Australian Corporations Can Patent Human Genes
Remember on Orphan Black, when (spoiler!) Cosima discovered that the big bad corporation had patented the clones' genomes? Although we haven't yet successfully managed human cloning, the Federal Court of Australia has ensured that corporations can, in fact, legally put patents on human genetic material. If it sounds dystopian that human genes can now be considered intellectual property, that's because it probably is.
Today, an appeal was rejected by the Federal Court that challenged the decision that genes removed from the human body were patentable by private companies. If they are still inside the body, then they are not patentable, but the judges argued that the isolation process itself altered the genes' functionality enough that the company had the right to claim ownership. The case began when Myriad Genetics placed a patent on mutations in the BRCA1 gene that have been shown to be linked to an increased risk of ovarian and breast cancer. The patent effectively prevents any other company from selling tests meant to detect these mutations. Breast cancer survivor Yvonne D'Arcy, in conjunction with patient rights group Cancer Voices Australia, sued over their right to patent genetic material, but the court ruled in favor of Myriad Genetics last year.
The decision explicitly contrasted the U.S. Supreme Court's decision last year that isolated genes could only be patented if they were altered by the company in some way: "In the decision of the US Court of Appeals for the Federal Circuit, Bryson J (dissenting) drew on a metaphor, likening an isolated nucleic acid and a branch being snapped off a tree. That is inapposite. The branch has not changed – it is simply divorced from the tree, whereas the chemical and physical makeup of the isolated nucleic acid renders it not only artificial but also different from its natural counterpart...The claimed product is not the same as the naturally occurring product. There are structural differences but, more importantly, there are functional differences because of isolation."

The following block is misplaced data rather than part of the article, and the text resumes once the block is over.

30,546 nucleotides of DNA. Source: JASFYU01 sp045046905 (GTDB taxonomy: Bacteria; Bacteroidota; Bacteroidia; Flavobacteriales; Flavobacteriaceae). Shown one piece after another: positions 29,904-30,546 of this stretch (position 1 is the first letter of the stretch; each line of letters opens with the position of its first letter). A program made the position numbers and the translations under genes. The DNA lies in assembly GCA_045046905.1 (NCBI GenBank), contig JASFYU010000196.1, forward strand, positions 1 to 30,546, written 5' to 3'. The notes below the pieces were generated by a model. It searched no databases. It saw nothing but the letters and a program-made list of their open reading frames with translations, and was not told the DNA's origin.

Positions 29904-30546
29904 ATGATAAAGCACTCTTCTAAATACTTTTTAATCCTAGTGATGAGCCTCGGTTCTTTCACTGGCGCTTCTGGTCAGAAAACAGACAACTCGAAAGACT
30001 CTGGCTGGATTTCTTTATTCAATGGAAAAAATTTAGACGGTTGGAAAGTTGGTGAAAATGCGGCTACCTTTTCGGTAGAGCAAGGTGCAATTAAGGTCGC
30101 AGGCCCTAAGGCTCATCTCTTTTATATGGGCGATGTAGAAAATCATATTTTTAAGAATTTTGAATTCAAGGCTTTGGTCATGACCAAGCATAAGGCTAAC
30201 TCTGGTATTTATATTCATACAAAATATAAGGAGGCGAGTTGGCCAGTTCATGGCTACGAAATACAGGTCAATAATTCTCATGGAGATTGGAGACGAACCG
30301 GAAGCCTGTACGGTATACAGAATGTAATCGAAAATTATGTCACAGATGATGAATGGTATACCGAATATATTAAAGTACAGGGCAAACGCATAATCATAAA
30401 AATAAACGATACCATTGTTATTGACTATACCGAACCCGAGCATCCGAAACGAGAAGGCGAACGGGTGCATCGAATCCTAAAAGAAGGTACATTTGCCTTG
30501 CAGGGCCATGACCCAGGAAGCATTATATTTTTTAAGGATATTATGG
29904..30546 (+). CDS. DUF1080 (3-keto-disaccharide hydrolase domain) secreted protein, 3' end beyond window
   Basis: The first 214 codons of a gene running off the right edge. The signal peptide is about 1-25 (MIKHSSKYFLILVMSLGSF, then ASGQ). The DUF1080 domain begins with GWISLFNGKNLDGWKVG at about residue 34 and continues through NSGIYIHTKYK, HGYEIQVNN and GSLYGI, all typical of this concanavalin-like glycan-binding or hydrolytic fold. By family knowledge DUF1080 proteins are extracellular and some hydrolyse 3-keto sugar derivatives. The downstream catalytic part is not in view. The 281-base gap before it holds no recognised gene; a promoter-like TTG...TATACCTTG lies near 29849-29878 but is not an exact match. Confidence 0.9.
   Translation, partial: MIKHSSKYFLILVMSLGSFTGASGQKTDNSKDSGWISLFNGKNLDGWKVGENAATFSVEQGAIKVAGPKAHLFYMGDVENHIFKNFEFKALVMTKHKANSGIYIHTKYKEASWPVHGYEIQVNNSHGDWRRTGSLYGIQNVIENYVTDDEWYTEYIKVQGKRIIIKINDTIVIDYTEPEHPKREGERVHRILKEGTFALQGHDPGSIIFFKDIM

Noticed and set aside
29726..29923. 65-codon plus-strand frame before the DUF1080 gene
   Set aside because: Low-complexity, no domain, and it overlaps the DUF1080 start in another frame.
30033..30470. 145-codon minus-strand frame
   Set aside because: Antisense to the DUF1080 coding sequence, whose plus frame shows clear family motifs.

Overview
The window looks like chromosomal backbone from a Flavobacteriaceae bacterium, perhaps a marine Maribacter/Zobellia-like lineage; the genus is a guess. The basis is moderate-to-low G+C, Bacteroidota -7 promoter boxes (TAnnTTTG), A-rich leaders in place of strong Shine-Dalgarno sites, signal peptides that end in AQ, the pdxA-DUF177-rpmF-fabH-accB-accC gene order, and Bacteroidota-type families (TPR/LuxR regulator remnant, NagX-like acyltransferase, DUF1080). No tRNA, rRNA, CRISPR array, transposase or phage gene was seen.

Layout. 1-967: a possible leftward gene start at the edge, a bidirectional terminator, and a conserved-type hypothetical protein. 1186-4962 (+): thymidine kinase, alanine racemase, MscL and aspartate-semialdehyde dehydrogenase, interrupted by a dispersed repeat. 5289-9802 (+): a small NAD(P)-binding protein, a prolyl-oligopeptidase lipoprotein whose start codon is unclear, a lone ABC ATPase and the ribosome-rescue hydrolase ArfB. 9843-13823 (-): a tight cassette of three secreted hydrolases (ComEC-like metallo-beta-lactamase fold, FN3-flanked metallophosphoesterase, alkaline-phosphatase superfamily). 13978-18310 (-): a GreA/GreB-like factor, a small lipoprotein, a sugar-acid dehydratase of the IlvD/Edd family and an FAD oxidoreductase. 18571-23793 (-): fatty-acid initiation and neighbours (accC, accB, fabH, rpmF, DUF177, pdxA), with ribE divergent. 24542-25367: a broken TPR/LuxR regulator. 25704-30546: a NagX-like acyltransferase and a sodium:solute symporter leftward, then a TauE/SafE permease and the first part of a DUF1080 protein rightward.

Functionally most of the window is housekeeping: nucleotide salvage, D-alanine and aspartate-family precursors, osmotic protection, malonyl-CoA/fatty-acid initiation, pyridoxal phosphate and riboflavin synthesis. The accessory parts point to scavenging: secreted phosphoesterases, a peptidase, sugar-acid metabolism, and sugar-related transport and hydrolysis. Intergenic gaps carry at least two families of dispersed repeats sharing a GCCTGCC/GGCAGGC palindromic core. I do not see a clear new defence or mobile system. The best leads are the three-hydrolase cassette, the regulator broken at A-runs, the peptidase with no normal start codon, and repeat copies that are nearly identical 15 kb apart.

The judges stressed that they were steering clear of the moral and social implications of their ruling, which are considerable: "This case is not about the wisdom of the patent system. It is about the application of Australian patent law... It is not about whether, for policy or moral or social reasons, patents for gene sequences should be excluded from patentability. That has been considered by the ALRC and by Parliament and has not occurred." But Matthew Rimmer, an expert in intellectual property law at the Australian National University, felt that they were remiss in purposely ignoring these factors. "Particularly with controversial patents in the life sciences, there is a need for judges to grapple with the wisdom of the patent system," he said.